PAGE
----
How to fix the dreaded chicken wing

by   (Senior Writer I)   |   January 6, 2013
chicken wing

A lot of golfers, when describing the “problem” with their swing, say something like, “I know I have a chicken wing, I just cant stop doing it!”

In golf, a “chicken wing” is the shortening of the left arm (for a right-handed golfer) in the downswing and into impact. I call these types of moves in the golf swing “fit-ins” or “savers” — golfers fit them into their swing to complement another error, and they use the move(s) to try and “save” the swing from calamity.

When a golfer is conscious of a habit, but cannot refrain from doing it, there must be a good reason for it. No one woke up one day and decided to “chicken wing” their left arm. They are doing so because they MUST; for the simple reason that if they didn’t do it, something worse than what usually happens would occur.

What could be worse than a weak slice? Slamming the golf club into the ground on the the downswing might be worse — much worse, because the weak slice goes somewhere, the fat shot does not.

Hitting the ground behind the ball is a golfer’s worst nightmare. It is an embarrasing shot that only goes a few yards, gets your clothes dirty and makes you look like a duffer more than any shot in golf (shank possibly excepted). Golfers will do anything to avoid it, so when their body or your brain senses a crash, it is going to get off the road, one way or another.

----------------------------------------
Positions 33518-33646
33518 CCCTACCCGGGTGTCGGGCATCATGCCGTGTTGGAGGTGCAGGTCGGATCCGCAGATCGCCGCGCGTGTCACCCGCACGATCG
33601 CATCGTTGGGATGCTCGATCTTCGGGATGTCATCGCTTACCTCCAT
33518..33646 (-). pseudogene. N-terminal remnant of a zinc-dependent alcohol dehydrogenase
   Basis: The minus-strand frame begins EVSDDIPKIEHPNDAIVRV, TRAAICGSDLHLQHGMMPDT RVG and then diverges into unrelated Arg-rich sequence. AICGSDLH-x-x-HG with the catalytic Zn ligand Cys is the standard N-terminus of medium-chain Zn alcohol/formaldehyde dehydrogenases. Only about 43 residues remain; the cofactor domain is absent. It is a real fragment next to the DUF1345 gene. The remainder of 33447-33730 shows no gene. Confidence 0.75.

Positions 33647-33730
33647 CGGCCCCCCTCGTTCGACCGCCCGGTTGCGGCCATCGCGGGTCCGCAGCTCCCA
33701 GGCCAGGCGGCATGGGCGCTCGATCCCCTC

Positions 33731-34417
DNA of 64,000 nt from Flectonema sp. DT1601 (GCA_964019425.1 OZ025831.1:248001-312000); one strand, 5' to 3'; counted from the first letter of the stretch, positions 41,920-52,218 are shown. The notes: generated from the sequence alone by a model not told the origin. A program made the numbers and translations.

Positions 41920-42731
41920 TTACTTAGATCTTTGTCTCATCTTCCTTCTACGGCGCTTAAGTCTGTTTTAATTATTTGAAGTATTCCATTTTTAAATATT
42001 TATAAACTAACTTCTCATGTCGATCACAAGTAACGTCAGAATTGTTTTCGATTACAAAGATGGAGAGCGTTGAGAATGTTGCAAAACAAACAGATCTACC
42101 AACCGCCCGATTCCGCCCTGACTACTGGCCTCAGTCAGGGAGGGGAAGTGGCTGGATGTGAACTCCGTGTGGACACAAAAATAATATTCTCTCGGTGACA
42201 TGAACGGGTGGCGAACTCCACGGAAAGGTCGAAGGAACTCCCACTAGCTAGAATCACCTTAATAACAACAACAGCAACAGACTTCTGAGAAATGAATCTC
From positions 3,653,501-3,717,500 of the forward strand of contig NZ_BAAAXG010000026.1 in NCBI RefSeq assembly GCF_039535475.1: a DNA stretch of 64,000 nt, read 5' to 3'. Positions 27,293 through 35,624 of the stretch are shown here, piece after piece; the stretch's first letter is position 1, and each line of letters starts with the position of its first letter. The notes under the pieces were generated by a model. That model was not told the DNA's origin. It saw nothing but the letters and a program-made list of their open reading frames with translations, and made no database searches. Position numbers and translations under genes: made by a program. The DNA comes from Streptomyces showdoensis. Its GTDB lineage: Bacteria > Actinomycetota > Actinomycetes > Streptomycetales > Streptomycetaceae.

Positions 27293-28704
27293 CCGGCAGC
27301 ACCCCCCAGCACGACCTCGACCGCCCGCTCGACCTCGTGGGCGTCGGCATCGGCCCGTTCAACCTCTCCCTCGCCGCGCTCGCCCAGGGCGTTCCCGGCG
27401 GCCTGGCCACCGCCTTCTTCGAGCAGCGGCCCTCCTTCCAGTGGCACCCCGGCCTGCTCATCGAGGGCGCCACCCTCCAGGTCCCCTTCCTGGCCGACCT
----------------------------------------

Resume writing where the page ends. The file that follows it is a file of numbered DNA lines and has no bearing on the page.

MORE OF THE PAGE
An involuntary habit, by definition, is one over which you have no control. So you typically do one of a few things:  stand up, fall back, or chicken wing. All three of these disastrous motions are typically caused by the golf club starting down too STEEP in the transition from a golfer’s backswing to downswing.

If the shaft plane is steep when a golfer starts their downswing, with the butt end of the club pointed at a golfer’s feet or the ground between the feet and the ball, a golfer senses that he or she is headed for a crash, and reacts accordingly.

 

A too steep down swing (left), versus a downswing that is flatter (right).

I’m often asked, what can I do to fix my lifting or my chicken wing? There is no drill that I know of, or a teaching aid that will help you if you are consitently on too steep of an angle in the downswing. You have to fix the root cause of the problem — you have to learn to “lay the shaft down,” or flatten your transition.

Much like slicing; if you want to develop a more inside path you have to get rid of the slice.  The same thing goes along with saving the downswing. Think of it this way: if the shaft was way too flat, as some are, a golfer would consistenly top the ball and actually dive DOWN to hit it. These swings are rarely guity of chicken winging, because the gound simply isn’t in play as much for them. So we’re back to my theory of golf as a reaction game (click to read the original story).